proof of alternative characterization of ultrafilter
Proof that $A\coprod B=X$ implies $A\in \mathcal{U}$ or $B\in \mathcal{U}$
Once we show that $A\notin \mathcal{U}$ implies $B\notin \mathcal{U}$, this result will follow immediately.
On the one hand, suppose that $A\notin \mathcal{U}$ and that there exists a $C\in \mathcal{U}$ such that $A\cap C$ is empty. Then $C\subseteq B$. Since $\mathcal{U}$ is a filter and $C\in \mathcal{U}$, this implies that $B\in \mathcal{U}$.
On the other hand, suppose that $A\notin \mathcal{U}$ and that $A\cap C$ is not empty for any $C$ in $\mathcal{U}$. Then $\{A\}\cup \mathcal{U}$ would be a filter subbasis. The filter which it would generate would be finer than $\mathcal{U}$. The fact that $\mathcal{U}$ is an ultrafilter^{} means that there exists no filter finer than $\mathcal{U}$. This contradiction^{} shows that, if $A\notin \mathcal{U}$, then there exists a $C$ such that $A\cap C$ is empty. But this would imply that $C\subseteq B$ which, in turn would imply that $B\in \mathcal{U}$.
Proof that $\mathcal{U}$ is an ultrafilter.
Assume that $\mathcal{U}$ is a filter, but not an ultrafilter and that $A\coprod B=X$ implies $A\in \mathcal{U}$ or $B\in \mathcal{U}$. Since $\mathcal{U}$ is not an ultrafilter, there must exist filter ${\mathcal{U}}^{\prime}$ which is strictly finer. Hence there must exist $A\in {\mathcal{U}}^{\prime}$ such that $A\notin \mathcal{U}$. Set $B=X\setminus A$. Since $A\coprod B=X$ and $A\notin \mathcal{U}$, it follows that $B\in \mathcal{U}$. Since $\mathcal{U}\subset {\mathcal{U}}^{\prime}$, it is also the case that $B\in {\mathcal{U}}^{\prime}$. But $A\in {\mathcal{U}}^{\prime}$ as well; since ${\mathcal{U}}^{\prime}$ is a filter, $A\cap B\in {\mathcal{U}}^{\prime}$. This is impossible because $A\cap B\in {\mathcal{U}}^{\prime}$ is empty. Therefore, no such filter ${\mathcal{U}}^{\prime}$ can exist and $\mathcal{U}$ must be an ultrafilter.
Proof of generalization to $A\cup B=X$
On the one hand, since $A\cup B=X$ implies $A\coprod B=X$, the condition $A\cup B=X\Rightarrow A\in \mathcal{U}\vee B\in \mathcal{U}$ will also imply that $\mathcal{U}$ is an ultrafilter.
On the other hand, if $A\cup B=X$, there must exists ${A}^{\prime}\subseteq A$ and ${B}^{\prime}\subseteq B$ such that ${A}^{\prime}\coprod {B}^{\prime}=X$. If $\mathcal{U}$ is assumed to be a filter, ${A}^{\prime}\in \mathcal{U}$ implies that $A\in \mathcal{U}$. Likewise, ${B}^{\prime}\in \mathcal{U}$ implies that $B\in \mathcal{U}$. Hence, if $\mathcal{U}$ is a filter such that $A\cup B=X$ implies that either $A\in \mathcal{U}$ or $B\in \mathcal{U}$, then $\mathcal{U}$ is an ultrafilter.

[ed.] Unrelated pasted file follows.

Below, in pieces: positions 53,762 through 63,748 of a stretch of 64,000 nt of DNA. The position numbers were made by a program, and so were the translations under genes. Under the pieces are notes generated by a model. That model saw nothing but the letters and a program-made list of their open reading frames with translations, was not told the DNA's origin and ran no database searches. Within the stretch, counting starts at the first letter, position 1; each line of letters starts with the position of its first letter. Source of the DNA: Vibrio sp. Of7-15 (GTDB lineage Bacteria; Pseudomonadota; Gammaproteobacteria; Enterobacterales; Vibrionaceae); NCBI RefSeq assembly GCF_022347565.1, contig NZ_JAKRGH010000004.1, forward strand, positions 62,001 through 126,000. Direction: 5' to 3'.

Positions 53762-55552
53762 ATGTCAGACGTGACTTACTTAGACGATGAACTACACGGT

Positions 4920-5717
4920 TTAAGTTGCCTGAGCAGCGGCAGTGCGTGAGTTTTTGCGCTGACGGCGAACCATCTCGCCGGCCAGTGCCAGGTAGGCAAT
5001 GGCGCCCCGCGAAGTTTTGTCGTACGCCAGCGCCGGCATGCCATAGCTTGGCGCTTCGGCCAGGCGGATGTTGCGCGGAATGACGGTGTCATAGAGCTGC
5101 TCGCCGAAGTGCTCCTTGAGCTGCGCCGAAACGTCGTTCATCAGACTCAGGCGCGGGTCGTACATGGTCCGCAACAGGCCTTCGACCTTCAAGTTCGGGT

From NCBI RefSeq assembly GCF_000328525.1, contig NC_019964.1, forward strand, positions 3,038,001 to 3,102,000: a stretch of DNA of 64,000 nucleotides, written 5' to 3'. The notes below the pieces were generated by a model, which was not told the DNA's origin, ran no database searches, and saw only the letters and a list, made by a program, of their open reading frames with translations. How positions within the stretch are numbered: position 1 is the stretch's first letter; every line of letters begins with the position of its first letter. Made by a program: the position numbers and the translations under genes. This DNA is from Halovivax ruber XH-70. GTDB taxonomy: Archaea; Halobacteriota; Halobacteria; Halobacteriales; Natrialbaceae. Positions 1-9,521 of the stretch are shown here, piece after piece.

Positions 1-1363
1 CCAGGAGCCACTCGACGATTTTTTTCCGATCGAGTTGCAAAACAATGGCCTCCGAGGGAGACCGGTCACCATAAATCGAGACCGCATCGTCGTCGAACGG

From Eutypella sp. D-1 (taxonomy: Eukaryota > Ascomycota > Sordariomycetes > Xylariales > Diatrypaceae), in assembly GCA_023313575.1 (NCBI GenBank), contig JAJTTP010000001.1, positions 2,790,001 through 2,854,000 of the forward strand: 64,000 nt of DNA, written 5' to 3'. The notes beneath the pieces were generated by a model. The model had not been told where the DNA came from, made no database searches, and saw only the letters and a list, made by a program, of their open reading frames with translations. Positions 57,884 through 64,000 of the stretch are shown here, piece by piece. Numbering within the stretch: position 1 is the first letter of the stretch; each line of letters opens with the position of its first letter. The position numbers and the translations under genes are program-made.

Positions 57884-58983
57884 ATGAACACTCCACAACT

Proof of first proposition regarding finite unions
Let ${B}_{j}={\coprod}_{i=1}^{j}{A}_{i}$ and let ${C}_{j}={\coprod}_{i=j+1}^{n}{A}_{i}$. For each $i$ between $1$ and $n1$, we have ${B}_{i}\coprod {C}_{i}=X$. Hence, either ${B}_{i}\in \mathcal{U}$ or ${C}_{i}\in \mathcal{U}$ for each $i$ between $1$ and $n1$. Next, consider three possibilities:

1.
${B}_{1}\in \mathcal{U}$: Since ${B}_{1}={A}_{1}$, it follows that ${A}_{1}\in \mathcal{U}$.

2.
${B}_{n1}\notin \mathcal{U}$: Since ${B}_{n1}\coprod {C}_{n1}=X$, it follows that ${C}_{n1}\in \mathcal{U}$. Because ${C}_{n1}={A}_{n}$, it follows that ${A}_{n}\in \mathcal{U}$.

3.
${B}_{1}\notin \mathcal{U}$ and ${B}_{n1}\in \mathcal{U}$: There must exist an $i\in \{2,\mathrm{\dots},n1\}$ such that ${B}_{i1}\notin \mathcal{U}$ and ${B}_{i}\in \mathcal{U}$. Since ${B}_{i1}\notin \mathcal{U}$, ${C}_{i1}\in \mathcal{U}$. Since $\mathcal{U}$ is a filter, ${C}_{i1}\cap {B}_{i}\in \mathcal{U}$. But also ${C}_{i1}\cap {B}_{i}={A}_{i}$ which implies that ${A}_{i}\in \mathcal{U}$.
This examination of cases shows that if ${\coprod}_{i=1}^{n}{A}_{i}=X$, then there must exist an $i$ such that ${A}_{i}\in \mathcal{U}$. It is also easy to see that this $i$ is unique — If ${A}_{i}\in \mathcal{U}$ and ${A}_{j}\in \mathcal{U}$ and $i\ne j$, then ${A}_{i}\cap {A}_{j}=\mathrm{\varnothing}$, but this cannot be the case since $\mathcal{U}$ is a filter.
Proof of second proposition regarding finite unions
There exist sets ${A}_{i}^{\prime}$ such that ${A}_{i}^{\prime}\subseteq {A}_{i}$ and ${\coprod}_{i=1}^{n}{A}_{i}=X$. By the result just proven, there exists an $i$ such that ${A}_{i}^{\prime}\in \mathcal{U}$. Since $\mathcal{U}$ is a filter, ${A}_{i}^{\prime}\in \mathcal{U}$ implies ${A}_{i}\in \mathcal{U}$. Note that we can no longer assert that $i$ is unique because the ${A}_{i}$’s no longer are required to be pairwise disjoint.
Title  proof of alternative characterization of ultrafilter 

Canonical name  ProofOfAlternativeCharacterizationOfUltrafilter 
Date of creation  20130322 14:42:23 
Last modified on  20130322 14:42:23 
Owner  rspuzio (6075) 
Last modified by  rspuzio (6075) 
Numerical id  16 
Author  rspuzio (6075) 
Entry type  Proof 
Classification  msc 54A20